picture this

Aung San Suu Kyi

Aung San Suu Kyi

I’ve often wondered whether Nobel Prize Winner Aung San Suu Kyi would have risen to global fame (and a Nobel) if she hadn’t been beautiful. Yes, people think about these things. Well, you knew that. But some people talk about them, too, which is slightly more fraught.

John Molloy, the guy who wrote all those Dress for Success books in the early 80’s, said there was a greater correlation between the monetary success of Harvard grads and their height than there was between their success and their grades. We perceive good-looking people to be not just more attractive, but more intelligent, more diligent, and more moral than their homely peers. Those who listened to the Kennedy/Nixon debate on the radio felt Nixon had won, while those who saw it on television felt almost unanimously that Kennedy had trounced Richard “Flopsweat” Nixon.

And all this is not to say that she (and Kennedy, and those lanky Harvard grads) don’t deserve what they’ve gotten; it’s rather to say that beauty is power. And sometimes it’s hard not to resent that. While I’m glad to see it put to use for the cause of good here, how often has it been used to slip something by us that we should have stopped? How often, on the global stage, have we been desensitized and made victims by the presence of sheer physical beauty?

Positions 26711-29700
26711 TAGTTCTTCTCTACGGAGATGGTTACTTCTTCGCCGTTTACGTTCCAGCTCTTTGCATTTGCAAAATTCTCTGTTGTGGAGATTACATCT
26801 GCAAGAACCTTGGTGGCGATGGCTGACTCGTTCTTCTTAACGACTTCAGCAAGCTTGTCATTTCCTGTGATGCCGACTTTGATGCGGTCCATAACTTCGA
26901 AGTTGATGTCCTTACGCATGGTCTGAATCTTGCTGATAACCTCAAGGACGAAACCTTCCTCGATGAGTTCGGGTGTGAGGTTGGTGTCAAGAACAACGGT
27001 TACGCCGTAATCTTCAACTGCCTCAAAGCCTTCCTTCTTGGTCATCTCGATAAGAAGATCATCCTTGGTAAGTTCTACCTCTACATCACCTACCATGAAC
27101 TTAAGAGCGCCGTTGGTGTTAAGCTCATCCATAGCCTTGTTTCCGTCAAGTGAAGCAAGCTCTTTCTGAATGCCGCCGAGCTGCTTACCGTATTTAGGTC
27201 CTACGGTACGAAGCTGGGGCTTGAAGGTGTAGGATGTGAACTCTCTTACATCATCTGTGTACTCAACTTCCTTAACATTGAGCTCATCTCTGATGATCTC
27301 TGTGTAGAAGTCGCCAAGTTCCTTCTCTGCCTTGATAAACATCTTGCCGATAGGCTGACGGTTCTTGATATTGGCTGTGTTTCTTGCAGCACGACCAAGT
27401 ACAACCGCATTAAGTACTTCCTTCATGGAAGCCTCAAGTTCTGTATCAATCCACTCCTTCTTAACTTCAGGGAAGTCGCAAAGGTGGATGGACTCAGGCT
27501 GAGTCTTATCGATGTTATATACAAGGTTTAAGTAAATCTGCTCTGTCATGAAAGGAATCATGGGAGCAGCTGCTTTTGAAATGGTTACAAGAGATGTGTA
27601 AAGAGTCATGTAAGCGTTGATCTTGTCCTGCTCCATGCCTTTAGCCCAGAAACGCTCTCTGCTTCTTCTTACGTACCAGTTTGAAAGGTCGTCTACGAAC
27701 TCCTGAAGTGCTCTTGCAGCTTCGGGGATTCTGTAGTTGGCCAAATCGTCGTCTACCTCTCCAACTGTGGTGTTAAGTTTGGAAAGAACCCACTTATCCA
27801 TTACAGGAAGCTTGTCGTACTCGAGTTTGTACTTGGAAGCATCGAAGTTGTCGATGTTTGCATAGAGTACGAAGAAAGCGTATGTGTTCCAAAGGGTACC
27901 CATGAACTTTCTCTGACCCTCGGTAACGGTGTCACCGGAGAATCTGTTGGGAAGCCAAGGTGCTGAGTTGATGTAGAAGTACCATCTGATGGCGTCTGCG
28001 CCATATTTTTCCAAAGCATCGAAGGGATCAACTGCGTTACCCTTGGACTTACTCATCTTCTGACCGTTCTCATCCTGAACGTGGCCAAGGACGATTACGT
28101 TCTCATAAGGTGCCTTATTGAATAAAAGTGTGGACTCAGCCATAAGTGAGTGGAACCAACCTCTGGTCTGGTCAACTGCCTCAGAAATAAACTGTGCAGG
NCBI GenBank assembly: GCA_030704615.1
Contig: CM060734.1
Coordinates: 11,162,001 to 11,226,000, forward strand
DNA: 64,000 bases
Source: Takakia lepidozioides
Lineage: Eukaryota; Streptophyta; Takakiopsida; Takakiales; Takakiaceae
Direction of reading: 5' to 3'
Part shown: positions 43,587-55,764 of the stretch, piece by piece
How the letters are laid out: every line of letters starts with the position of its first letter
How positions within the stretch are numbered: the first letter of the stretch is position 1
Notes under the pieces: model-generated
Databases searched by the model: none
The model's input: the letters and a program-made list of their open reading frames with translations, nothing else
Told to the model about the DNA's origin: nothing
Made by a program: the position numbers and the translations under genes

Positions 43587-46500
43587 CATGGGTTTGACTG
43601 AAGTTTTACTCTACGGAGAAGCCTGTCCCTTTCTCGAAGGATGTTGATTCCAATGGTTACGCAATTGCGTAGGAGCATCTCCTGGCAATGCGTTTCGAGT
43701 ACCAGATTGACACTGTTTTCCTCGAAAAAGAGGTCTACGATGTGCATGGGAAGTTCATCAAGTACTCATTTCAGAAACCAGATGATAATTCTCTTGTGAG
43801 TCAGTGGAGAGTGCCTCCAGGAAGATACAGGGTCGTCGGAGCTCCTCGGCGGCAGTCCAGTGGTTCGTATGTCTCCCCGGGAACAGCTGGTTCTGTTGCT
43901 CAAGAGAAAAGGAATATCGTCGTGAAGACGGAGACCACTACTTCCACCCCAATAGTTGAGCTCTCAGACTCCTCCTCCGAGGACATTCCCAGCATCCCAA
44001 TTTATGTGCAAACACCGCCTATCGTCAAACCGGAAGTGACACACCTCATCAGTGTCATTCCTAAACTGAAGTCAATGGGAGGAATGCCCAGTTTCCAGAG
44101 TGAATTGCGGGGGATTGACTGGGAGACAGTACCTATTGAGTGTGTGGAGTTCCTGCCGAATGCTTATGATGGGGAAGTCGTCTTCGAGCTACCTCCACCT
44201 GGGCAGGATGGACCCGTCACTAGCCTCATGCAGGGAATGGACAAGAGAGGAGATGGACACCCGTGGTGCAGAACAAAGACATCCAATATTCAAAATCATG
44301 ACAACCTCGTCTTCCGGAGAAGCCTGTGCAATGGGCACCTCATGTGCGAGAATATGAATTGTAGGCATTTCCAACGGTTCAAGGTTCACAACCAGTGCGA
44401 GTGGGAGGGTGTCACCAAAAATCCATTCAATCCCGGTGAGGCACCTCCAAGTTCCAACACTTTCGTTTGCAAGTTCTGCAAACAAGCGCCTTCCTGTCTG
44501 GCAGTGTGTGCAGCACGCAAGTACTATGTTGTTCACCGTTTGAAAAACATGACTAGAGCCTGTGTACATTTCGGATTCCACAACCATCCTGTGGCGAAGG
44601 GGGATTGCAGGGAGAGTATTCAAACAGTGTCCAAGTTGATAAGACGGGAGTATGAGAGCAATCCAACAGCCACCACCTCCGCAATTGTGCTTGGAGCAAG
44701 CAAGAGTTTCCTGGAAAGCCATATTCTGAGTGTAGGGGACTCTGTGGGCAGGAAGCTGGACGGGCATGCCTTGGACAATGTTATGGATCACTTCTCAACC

Today I don’t have any answers. I just hope I’m asking the right questions.

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3 thoughts on “picture this

  1. Pingback: catch you on the flip side « raincoaster

  2. This is very thought-provoking. I read this post a couple of days ago, and thought back to it during a conversation I had with a friend about success and a so-called “self-made” man she knew who had a life a privilege. I’m sure that he doesn’t see the ways that his whiteness, his conventional WASPy handsomeness, and his taller-than-average height contributed to the success he’d supposedly made all on his own.

  3. It’s true. They call that “born on third base and thinks he hit a triple.” And don’t get them started about ungrateful feminists complaining that only 3% of board members are female. It MUST be because they’re not interested or trying hard enough, right? RIGHT?

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